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Oregon’s First LGBTQ+ Recovery Community Organization Launches In Portland

In a state where places for people in recovery to find community are rare, True Colors will offer programs and activities in an inclusive environment.
September 29, 2022

For people in recovery from substance use disorder, making new friends and discovering fulfilling drug-free activities can be challenging as well as critical to their long-term success.

For those from disenfranchised populations, connecting with people who share similar life experiences and culture can be even harder.

Now, with Thursday morning’s launch of True Colors Recovery Community Organization in Portland, organizers say LGBTQ+ people in recovery have a place where they can be matched with mentors from their community and congregate in a welcoming environment.

While it’s open to anyone who is in recovery or who is interested in recovery, True Colors is the first LGBTQ+ focused “recovery community organization” in Oregon.

These organizations are typically independent nonprofits led by people in recovery. Their staff often conducts advocacy and outreach or offers other services, and they offer activities and support in a drug-free environment.

At True Colors, that means hosting events such as Vogue parties (celebrating Madonna’s 1990 hit single) with dance competitions, said the nonprofit’s director, Amanda Esquivel, as well as offering HIV support, a connection to Hepatitis C testing and referrals for gender change services. She said the center’s clients will drive the types of activities and group supports offered.

For C.R., a trans woman in her 20s, True Colors means having a place to be social without substances. C.R. asked to be identified by her initials for privacy and safety reasons.

“A lot of people in the community suffer various forms of trauma which lead to substance abuse,” she told The Lund Report, adding that LGBTQ+ culture often involves going to gay bars and consuming alcohol and drugs. 

“I think it’s cool that in my lifetime, a center like True Colors can happen, because the opposite of addiction is connection. And in order to recover — you can't do it by yourself — you need a community,” she said.

Availability of recovery community centers in Oregon meets only 6% of the need, according to preliminary data from a state-funded analysis of Oregon’s drug and alcohol treatment continuum shared earlier this week with the state’s Alcohol and Drug Policy Commission. It indicated that the gap was the largest found among facilities: While the state needs 145, there are only eight. 

With such deficits in Oregon, recovery services are “very important right now,” said Rep. Tawna Sanchez, D-Portland. “In particular True Colors, because there are so many parts of the population that just don’t seem to feel like they fit in in lots of places,” she said. Sanchez is in long-term recovery herself and has been a vocal supporter of the recovery community.

“We need a lot of opportunities for people to feel connected to other folks who are trying to go in the same direction,” she said.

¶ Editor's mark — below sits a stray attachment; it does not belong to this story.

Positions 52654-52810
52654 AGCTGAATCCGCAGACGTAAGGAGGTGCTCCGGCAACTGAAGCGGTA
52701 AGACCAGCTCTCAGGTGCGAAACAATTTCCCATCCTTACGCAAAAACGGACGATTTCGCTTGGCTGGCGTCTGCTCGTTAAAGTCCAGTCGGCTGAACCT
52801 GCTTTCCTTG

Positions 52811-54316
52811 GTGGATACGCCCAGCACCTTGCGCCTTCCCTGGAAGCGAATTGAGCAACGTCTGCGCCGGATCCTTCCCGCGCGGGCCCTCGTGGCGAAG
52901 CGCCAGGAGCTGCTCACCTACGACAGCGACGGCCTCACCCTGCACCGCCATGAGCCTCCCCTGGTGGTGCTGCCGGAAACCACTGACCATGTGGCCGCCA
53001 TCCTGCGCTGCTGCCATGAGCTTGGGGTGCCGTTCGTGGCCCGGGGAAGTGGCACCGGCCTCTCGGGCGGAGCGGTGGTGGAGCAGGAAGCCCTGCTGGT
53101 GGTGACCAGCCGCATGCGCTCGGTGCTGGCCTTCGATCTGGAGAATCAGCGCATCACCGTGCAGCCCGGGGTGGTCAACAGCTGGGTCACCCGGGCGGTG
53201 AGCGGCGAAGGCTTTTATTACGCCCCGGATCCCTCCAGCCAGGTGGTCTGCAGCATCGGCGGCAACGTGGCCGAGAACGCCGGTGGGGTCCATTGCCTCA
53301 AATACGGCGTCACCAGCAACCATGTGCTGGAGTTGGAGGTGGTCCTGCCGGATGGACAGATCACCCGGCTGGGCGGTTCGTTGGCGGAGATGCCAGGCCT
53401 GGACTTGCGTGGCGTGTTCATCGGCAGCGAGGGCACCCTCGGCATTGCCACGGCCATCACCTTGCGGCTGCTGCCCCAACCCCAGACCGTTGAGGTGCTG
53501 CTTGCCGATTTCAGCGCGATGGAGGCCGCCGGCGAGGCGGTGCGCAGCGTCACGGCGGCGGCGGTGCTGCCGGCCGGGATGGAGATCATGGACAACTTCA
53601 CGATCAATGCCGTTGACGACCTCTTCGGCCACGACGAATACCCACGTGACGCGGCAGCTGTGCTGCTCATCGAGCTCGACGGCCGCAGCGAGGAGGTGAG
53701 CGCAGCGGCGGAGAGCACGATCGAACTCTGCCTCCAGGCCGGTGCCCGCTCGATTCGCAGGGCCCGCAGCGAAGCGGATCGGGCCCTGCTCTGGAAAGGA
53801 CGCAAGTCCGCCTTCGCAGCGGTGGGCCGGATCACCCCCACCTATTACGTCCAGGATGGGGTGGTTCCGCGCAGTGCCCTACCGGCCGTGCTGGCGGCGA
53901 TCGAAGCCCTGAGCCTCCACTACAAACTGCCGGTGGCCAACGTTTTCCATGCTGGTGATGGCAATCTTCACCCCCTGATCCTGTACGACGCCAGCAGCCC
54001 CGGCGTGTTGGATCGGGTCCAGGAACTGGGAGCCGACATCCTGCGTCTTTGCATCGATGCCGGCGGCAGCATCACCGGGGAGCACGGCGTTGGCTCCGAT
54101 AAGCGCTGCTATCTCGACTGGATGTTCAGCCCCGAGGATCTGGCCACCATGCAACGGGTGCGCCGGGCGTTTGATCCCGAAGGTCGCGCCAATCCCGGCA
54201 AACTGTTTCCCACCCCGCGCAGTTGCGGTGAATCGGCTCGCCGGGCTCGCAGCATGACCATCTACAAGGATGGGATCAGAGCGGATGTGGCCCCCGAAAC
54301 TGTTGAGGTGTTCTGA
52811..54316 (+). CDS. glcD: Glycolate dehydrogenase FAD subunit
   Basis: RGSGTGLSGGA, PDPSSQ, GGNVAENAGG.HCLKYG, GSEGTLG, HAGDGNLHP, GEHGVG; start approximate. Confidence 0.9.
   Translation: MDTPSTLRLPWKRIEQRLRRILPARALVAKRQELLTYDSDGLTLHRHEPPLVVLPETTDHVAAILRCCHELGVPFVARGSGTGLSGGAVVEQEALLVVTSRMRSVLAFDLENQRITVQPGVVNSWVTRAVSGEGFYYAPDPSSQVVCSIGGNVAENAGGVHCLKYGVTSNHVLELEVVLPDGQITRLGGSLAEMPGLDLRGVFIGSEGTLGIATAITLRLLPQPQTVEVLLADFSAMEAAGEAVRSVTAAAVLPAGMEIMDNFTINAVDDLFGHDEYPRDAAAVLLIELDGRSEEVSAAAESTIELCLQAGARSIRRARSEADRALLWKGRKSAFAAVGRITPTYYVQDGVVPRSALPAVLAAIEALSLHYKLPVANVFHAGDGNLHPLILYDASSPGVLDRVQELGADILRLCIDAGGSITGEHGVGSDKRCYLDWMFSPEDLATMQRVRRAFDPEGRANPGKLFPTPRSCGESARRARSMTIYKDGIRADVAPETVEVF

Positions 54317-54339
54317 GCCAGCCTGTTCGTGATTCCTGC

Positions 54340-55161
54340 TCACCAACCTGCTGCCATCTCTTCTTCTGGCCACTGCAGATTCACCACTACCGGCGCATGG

True Colors is taking over a space on Northeast Martin Luther King Jr. Boulevard that previously served as a recovery community gathering place run by 4D Recovery, which serves people in recovery aged 18 to 35. About half of the roughly 500 people already attending groups and activities there are LGBTQ+, so the transition felt natural, said Esquivel. True Colors will welcome people in recovery of all ages.

4D Recovery is acting as the fiscal sponsor for the fledgling nonprofit until it can secure its own board of directors and sustained funding. It is the third culturally-specific recovery community organization that 4D has helped launch. The others are Northwest Instituto Latino de Adicciones, serving the Latinx community, and Painted Horse Recovery, which serves Native American communities.

Driving this expansion has been Tony Vezina, a co-founder and executive director of 4D. He says his goal is to develop leaders like Esquivel, and emulate a recovery center model that was developed on the East Coast.

He wants to see Oregon “catch up,” he said, “because the East Coast has like a couple hundred of them.”

True Colors’ start-up costs and its first two years of operating expenses are being funded through a $711,000 grant from CareOregon. It employs three staff, including Esquivel, but plans to add additional LGBTQ+ peer mentors.

Esquivel previously worked for two years as a certified recovery mentor at 4D. She has been in recovery for six years and identifies as queer. She said she began engaging in recovery when she was a prisoner at Coffee Creek Correctional Facility in Wilsonville. Originally from Grants Pass, she relocated to the Portland area after her release.

She told The Lund Report that True Colors will fill a gap she’s seen in Portland’s recovery services system, making it hard to get LGBTQ+ people into treatment.

“There weren’t people within the mentor role that were representing the (LGBTQ+) community,” she said. “The community also didn’t feel safe. There was a lot of bias that was against, like, a lot of my clients. There was a lot of stigma when going to 12-step meetings at other locations.”

C.R. said it was with Esquivel that she first felt like she could be open and honest, calling the connection “huge” in terms of her sustained recovery. Esquivel took her shopping, connected her with other LGBTQ+ people she was mentoring, and even took her to see the new Batman movie this past spring.

“What this community center represents,” Esquivel said, “is a place that’s inclusive to everyone, where they can come and they don’t have to explain who they are, why they are the way they are, and they can just be.”

Learn more about True Colors and look for upcoming events and support groups at

You can reach Emily Green at [email protected] or via Twitter at @GreenWrites.